It was high noon and workers were about to rake it in. If Lonmin workers got their R12 500, so should everybody. What companies could afford did not matter. It was instant justice. The mining sector has exploited workers for years.
Payback had to come – at some point. What the union leaders did not do, which they ought to have, was urge maturity – to find a way of ensuring justice without leaving workers exposed to retrenchments, as they are now. We needed, then, union leaders who did not, like Shabangu, think the future was still too far off.
But what we had were workers’ representatives in a bind. Arguing against the wildcat strikes would have meant they did not want workers to improve their lot.
That would have been a difficult proposition. But isn’t that what leadership is about? Yet, the leaders had a responsibility to improve workers’ lot without endangering their jobs.
The capitalists of Amplats and Lonmin, too, are far from blameless. They should not have entertained salary talks outside of agreed structures to start with.
The truth, though, is that we are in this no-win situation because of a dearth in leadership and that workers, in general, find the fruits of liberation elusive. Their patience is running out.
Violent protests appear a certainty of our times. They need proper leadership to secure better deals for themselves.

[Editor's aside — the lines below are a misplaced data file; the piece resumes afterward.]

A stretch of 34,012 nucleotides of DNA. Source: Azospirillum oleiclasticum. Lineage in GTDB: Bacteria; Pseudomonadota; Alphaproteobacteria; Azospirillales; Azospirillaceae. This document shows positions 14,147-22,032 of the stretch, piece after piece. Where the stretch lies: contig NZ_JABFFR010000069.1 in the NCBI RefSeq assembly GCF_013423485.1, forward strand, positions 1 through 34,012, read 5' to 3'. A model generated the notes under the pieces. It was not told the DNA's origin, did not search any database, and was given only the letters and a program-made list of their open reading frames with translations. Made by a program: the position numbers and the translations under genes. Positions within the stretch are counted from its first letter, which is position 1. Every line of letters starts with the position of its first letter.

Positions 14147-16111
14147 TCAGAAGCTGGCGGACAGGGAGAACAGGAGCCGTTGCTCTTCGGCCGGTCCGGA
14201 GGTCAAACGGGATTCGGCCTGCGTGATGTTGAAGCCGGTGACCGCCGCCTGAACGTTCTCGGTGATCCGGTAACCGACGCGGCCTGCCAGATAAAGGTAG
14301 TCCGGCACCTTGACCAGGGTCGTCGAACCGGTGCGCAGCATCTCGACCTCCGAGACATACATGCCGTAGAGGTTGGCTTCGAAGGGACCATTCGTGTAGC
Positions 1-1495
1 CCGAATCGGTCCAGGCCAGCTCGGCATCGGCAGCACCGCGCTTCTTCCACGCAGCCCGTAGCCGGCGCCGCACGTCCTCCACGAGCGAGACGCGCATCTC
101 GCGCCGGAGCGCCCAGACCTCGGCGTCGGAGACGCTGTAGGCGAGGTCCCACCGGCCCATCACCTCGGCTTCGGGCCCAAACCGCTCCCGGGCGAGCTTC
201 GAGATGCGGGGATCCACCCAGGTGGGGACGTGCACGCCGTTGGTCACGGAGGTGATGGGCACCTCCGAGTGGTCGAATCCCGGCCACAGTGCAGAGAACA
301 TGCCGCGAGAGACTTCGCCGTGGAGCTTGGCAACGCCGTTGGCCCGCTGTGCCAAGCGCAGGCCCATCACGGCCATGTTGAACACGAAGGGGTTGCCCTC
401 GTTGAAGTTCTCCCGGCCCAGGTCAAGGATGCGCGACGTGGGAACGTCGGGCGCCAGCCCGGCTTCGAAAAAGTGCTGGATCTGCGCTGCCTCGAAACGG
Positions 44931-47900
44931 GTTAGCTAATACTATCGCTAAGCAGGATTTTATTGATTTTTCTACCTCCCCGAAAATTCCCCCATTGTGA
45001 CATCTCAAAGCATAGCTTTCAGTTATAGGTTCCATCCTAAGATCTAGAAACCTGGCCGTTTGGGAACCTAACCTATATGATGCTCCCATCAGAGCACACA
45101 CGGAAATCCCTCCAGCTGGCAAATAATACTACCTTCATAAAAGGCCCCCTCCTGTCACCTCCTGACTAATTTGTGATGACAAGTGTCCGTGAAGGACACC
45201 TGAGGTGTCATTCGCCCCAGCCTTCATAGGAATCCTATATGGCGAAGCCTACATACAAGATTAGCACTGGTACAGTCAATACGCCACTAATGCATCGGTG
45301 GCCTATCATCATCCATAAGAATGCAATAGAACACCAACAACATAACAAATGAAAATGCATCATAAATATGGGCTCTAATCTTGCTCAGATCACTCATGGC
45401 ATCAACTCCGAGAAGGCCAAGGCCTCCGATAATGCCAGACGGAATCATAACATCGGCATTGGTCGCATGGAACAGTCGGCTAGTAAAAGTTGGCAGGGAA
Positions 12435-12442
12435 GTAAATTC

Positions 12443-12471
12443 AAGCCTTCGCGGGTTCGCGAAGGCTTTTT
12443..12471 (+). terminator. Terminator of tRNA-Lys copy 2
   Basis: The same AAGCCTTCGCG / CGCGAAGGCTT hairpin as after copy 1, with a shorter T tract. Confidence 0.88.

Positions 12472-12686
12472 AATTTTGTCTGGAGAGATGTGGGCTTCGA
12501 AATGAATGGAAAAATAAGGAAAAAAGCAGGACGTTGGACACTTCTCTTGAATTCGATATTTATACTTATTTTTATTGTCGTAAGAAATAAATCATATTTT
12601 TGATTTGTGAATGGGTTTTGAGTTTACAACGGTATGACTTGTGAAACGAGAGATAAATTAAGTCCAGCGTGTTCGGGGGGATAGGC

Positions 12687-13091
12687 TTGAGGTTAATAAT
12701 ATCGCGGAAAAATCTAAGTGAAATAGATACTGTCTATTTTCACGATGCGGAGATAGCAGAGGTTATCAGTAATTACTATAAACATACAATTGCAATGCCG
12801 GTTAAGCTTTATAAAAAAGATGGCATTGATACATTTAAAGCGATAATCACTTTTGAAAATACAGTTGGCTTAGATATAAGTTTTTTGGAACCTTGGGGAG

Cosatu boss Zwelinzima Vavi was right when he told delegates at their congress last year: “Different lifestyles and material realities are creating a leadership that is not fully in tune with what members are facing. Perceptions in the trade union survey among some workers (are) of growing corruption among union leaders, including the sense that union leaders are being co-opted and selling them (workers) out.”
A decision to retrench 14 000 workers will affect many souls. No matter what Shabangu or the unions say, companies will always adjust their operations according to their balance sheets viewed against market conditions.
The only way Shabangu and the unionists can have a say is if they can reasonably subsidise operations – a suggestion that is not even on the table.
For ordinary workers, it is about the fruits of liberation. These other things about the euro’s indebtedness or balance sheets necessitating retrenchments appear to be cover for vengeful monopoly capitalists who are angry that they secured decent increases last year.
Take a look at the farmworkers of the Western Cape, throwing stones at police armed with guns. With each stone they throw, they hope to get closer to a deal that will restore dignity in their lives.
Look at workers at the multibillion-rand Medupi power station. They downed tools, barricaded roads and unleashed violence against those who were going to work, forcing Eskom to tell workers not to report for work – because workers are crying out for a piece of the pie.
This makes them vulnerable to the hawks in Amcu, who promise quick fixes, and the vultures in Cosatu, who make it difficult to see the difference between the two.
Those who are lucky to find work earn peanuts. Those who are unemployed have it so bad that they yearn for the peanuts despised by workers. The mix is toxic.
How long, they wonder, must they live in hope that they, too, will eventually enjoy the fruits of liberation? Was 1994 a Pyrrhic victory?